Others perceived risk from hacking, phishing and fake websites, and indicated that they perceived risk from unsecure websites
38 survey participants assigned mean scores of >3 on a scale of 1(unsecure)-5(very secure) to brand name websites, websites with privacy policies, and well designed websites
38 participants rated items on a scale of 1 (very un-secure)- 5 (very secure). this figure shows mean scores
2. Visiting secure websites to be safe, people tended to rely on browsers and brand name websites to block un-secure areas of the web
63% people were likely to rely on browsers and brand name websites to keep them safe from cyber risk. (Chi square goodness of fit, at alpha=0.10, n=38)
Participants heavily relied on the browser to block popups, unsecure websites, and harmful file downloads (See high mean scores in figure below)
Yet, when asked about what makes them safe on the web, not a single participant mentioned popup-blockers and ad-blockers
participants scored security features on how much trust their browser to handle. Figure shows mean scores for 38 participants, on the scale of 1(do not rely on browser) - 5(heavily rely on browser)
3. It seemed to be more than a matter of convenience. People did not rely on the browser for the safety of their passwords and payment information, and actively took measures.
For sensitive data such as passwords and payment information, 16 participants reported that they don't rely on the browser (See low mean scores in figure above)
Participants mentioned using safe passwords, changing passwords, not saving credit card information
18 out of 38 mentioned a combination of numbers, special characters, letters for safe passwords, 19 mentioned using two-factor authentication, and many used 3rd party softwares such as Apple Pay for payment information
4. People perceived browsing to be secure on trusted websites, but they did not perceive control over the personal data they share with these websites when creating accounts or conducting transactions
25 out of 38 participants mentioned their trust in brand name websites to keep their data safe, and cited visiting trustworthy websites as a safe practice. One of the factors affecting website trust was the presence of a privacy notice
In the task-based observation of creating a Gmail account, participants briefly scrolled through the privacy notice and did not read the content
17 out of 38 survey respondents mentioned never changing autofill default settings, but did not particularly think of autofill as secure.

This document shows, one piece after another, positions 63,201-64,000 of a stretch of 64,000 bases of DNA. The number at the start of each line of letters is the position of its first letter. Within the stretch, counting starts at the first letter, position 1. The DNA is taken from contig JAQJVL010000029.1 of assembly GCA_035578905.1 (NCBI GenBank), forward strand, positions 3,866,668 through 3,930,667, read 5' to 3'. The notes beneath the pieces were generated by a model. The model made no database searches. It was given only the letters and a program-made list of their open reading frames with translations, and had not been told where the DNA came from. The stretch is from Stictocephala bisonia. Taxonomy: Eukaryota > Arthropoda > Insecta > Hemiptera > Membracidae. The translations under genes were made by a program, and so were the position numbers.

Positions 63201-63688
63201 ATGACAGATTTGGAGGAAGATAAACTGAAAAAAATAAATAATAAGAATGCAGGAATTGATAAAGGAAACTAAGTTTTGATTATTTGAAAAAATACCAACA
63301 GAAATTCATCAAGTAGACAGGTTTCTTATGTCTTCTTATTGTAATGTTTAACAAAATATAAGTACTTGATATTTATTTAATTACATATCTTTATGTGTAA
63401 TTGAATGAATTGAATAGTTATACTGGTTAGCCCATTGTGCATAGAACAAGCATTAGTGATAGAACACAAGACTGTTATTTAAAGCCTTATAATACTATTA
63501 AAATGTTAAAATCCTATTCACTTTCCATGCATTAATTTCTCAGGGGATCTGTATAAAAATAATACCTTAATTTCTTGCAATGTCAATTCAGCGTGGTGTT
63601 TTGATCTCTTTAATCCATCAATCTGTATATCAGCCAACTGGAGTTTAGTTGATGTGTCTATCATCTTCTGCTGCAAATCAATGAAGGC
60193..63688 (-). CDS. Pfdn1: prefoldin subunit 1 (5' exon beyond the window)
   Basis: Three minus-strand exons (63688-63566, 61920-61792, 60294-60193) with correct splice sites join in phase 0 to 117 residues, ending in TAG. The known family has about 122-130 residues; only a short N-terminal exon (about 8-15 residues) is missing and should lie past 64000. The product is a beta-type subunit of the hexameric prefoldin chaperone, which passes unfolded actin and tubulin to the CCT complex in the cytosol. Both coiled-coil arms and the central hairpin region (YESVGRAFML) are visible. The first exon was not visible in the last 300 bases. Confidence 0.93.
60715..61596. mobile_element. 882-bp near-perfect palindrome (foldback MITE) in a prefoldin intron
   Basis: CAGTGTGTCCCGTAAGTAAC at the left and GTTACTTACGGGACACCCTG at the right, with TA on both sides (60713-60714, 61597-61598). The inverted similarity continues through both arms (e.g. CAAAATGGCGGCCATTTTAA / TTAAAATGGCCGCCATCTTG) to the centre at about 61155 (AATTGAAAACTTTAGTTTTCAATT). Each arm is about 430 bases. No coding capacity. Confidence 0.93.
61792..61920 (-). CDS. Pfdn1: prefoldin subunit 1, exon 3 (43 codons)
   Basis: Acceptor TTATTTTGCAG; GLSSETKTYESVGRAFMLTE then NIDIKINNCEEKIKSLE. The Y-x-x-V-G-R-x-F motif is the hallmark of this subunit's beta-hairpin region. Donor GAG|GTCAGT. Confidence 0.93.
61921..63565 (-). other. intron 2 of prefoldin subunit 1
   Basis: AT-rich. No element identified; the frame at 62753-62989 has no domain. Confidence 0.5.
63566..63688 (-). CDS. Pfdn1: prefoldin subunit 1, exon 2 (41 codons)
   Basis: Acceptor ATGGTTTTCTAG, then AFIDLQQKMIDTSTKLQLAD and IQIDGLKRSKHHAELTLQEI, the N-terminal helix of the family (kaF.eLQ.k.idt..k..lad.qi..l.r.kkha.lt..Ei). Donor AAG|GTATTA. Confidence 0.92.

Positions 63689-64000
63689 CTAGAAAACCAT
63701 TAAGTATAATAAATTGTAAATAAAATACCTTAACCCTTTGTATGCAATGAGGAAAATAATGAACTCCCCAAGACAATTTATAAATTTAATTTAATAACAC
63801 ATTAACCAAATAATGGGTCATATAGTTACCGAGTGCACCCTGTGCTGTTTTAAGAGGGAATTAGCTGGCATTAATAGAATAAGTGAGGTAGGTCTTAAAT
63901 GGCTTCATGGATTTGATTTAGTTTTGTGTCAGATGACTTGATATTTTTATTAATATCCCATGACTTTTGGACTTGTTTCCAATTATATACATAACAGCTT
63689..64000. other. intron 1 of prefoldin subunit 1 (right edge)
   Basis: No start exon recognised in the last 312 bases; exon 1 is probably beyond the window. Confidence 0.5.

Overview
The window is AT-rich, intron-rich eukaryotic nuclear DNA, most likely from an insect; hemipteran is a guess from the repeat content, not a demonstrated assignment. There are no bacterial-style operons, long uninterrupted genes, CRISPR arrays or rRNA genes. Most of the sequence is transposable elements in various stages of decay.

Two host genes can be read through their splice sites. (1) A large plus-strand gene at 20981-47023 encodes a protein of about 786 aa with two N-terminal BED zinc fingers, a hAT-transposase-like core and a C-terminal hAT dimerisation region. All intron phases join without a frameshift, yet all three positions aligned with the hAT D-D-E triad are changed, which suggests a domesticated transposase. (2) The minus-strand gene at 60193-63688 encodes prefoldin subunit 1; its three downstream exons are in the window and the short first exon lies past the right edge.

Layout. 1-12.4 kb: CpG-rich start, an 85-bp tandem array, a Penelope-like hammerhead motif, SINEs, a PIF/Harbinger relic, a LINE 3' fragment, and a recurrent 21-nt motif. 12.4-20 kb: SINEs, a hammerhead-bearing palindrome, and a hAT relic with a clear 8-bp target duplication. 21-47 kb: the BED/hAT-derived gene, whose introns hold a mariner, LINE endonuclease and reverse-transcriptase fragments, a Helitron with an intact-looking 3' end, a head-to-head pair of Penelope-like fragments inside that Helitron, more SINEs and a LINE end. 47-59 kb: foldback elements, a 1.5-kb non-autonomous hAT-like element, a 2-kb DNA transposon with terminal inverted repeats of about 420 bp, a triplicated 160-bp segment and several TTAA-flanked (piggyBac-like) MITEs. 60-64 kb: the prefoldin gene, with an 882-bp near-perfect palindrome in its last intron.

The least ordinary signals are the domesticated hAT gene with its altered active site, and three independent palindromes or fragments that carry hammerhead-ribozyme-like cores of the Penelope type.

Control of data sharing was hidden under a "more options" link, and participants assumed that they had no choice over what data about themselves they could share
5. Beyond the idea of secure and unsecure websites, safe passwords and payment mechanisms, there seems to be a knowledge gap in terms of data at risk, and unsafe actions
Participants perceived password managers as not related to security, but remembering multiple passwords
More than half of the participants mentioned using anti-virus, but whether it was for web or device security wasn't clear
Most interview participants mentioned virus, trojan and malware as threats, but didn't mention how the threats affect their personal data
Participants indicated loss of control with the type of information being saved in autofill
Many perceived no benefit from device and application updates (which usually contain security patches)
user mental models of cyber security
Picturing a mental model of user perceptions of risk and security on the web beyond passwords
Risk associated with unsecure websites, rather than unsecure actions
People tended to associate risk with unsecure websites, and relied on their browsers to block unsecure websites
As a safety practice, they accessed trusted websites, but did not particularly focus on safety measures such as sharing passwords, connecting to free networks and security updates
The idea of what data is at risk, and what puts it at risk is unclear, limited to unsafe passwords or websites. People assumed no control over what data they can share when creating accounts
Most people used autofill, but did not edit browser settings to control what information is saved
Participants mentioned data breach, hacking and identity theft as risk on unsecure websites, but did not associate risk with their actions while browsing
Safe and unsafe areas of the web, and visiting trusted websites as secure behavior
More information about what data is at risk, such as contact information, browsing history and user profiles
Educating users by mapping web behavior to risk
Promote an understanding of secure and unsecure actions while browsing, such as using form autofill
Make existing security mechanisms more explicit, such as push notifications for updates with security patches, or warnings while connecting to public networks
Design of products with trust and privacy as core values, such as providing the right security information in a digestible form